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J Clin Pharm Ther. 2003 Dec;28(6):445-50.

Physicians' prescribing attitudes to combined therapy with statins and fibrates.

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Department of Pharmacy, National Cardiovascular Center, Fujishirodai, Suita-city, Osaka, Japan.



To assess the impact of a package insert revision and a drug-drug interaction warning embedded in a computerized prescription ordering system, on physicians' prescribing of concomitant statins and fibrates.


Data were obtained using a computerized prescription order entry system before and after administrative intervention advising of potentially adverse effects of this combined therapy. The number of prescriptions for statins and fibrates were counted monthly from January 1998 to June 2002 at the National Cardiovascular Center (NCVC). Counting was based on information from a prescription database file compiled from a computerized order entry system. The total number of prescriptions and frequency of requests for statins and fibrates were compared with the timing of either package insert revision or introduction of the warning on a computerized prescription ordering system. In addition, laboratory testing of renal function using serum creatinine (Scr) assays in patients treated with combined statins and fibrates was obtained from medical records at two stages during the study period (stage 1, January 1998 to June 1998; stage 2, January 2002 to June 2002).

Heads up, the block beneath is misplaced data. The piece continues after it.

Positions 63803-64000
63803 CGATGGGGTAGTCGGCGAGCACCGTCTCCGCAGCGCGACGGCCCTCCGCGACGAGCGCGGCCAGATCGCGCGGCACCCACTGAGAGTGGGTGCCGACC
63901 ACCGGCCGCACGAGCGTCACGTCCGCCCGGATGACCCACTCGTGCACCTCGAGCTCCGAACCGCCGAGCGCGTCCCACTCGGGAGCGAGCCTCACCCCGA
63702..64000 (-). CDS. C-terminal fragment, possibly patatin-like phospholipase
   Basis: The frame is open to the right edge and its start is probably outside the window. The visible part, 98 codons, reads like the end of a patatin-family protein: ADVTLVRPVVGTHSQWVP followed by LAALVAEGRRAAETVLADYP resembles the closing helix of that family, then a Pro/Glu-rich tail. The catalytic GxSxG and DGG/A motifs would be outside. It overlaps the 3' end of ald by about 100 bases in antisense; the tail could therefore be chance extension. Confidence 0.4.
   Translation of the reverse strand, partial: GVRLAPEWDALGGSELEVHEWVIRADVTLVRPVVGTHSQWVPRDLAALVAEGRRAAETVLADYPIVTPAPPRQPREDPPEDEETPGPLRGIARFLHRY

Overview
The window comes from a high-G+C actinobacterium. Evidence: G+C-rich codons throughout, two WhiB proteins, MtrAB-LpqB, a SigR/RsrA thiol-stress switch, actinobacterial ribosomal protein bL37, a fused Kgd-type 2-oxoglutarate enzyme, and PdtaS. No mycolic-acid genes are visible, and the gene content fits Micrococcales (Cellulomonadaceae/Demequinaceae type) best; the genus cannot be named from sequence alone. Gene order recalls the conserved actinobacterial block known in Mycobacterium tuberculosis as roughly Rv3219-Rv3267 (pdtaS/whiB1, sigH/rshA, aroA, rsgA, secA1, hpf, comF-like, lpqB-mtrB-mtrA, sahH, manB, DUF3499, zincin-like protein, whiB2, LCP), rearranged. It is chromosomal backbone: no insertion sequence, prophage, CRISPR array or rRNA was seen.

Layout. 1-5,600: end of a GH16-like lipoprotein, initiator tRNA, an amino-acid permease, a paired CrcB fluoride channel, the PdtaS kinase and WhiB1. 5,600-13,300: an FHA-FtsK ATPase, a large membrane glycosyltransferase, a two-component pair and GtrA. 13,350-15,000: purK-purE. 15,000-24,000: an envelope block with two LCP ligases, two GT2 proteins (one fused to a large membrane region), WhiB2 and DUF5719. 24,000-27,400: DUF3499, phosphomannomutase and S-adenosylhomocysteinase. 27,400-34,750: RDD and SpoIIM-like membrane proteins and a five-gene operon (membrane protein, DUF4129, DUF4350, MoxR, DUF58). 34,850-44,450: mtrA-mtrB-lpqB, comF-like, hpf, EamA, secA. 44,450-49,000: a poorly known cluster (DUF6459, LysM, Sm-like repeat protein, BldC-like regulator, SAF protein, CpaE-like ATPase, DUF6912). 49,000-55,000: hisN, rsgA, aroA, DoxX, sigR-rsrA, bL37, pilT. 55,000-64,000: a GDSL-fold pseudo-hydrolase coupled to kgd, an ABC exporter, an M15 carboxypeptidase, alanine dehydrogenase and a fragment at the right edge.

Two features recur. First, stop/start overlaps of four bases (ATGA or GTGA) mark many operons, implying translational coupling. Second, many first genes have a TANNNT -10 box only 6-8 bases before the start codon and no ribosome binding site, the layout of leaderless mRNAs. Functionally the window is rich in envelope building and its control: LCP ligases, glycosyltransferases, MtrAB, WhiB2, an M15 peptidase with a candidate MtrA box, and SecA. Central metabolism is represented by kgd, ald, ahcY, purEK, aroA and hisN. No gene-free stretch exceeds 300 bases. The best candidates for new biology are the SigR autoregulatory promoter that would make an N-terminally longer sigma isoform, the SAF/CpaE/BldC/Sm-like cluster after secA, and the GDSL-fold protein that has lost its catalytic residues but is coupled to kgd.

There were 204 prescriptions for concomitant statins and fibrates at the beginning and 50 prescriptions at end of the study period. The number of prescriptions began to decrease in the latter half of 1999 with the percentage of concomitant use of statins and fibrates showing an evident downward trend from January 2001. This acceleration in the downward trend coincided with the introduction of the computerized warning message. Scr levels were measured in 43.8% of patients in stage 1 and in 48.3% of patients in stage 2 in the past month. The percentage of patients having Scr levels measured in the past 6 months was 85.3% in stage 1 and 84.5% in stage 2. There was no significant difference in the percentages of patients whose Scr levels had been measured between the two stages.


Revision of package inserts concerning combined therapy of statins and fibrates led to physicians' prescribing fewer of these combinations. A warning message displayed on a computerized prescription order entry system accentuated this effect.

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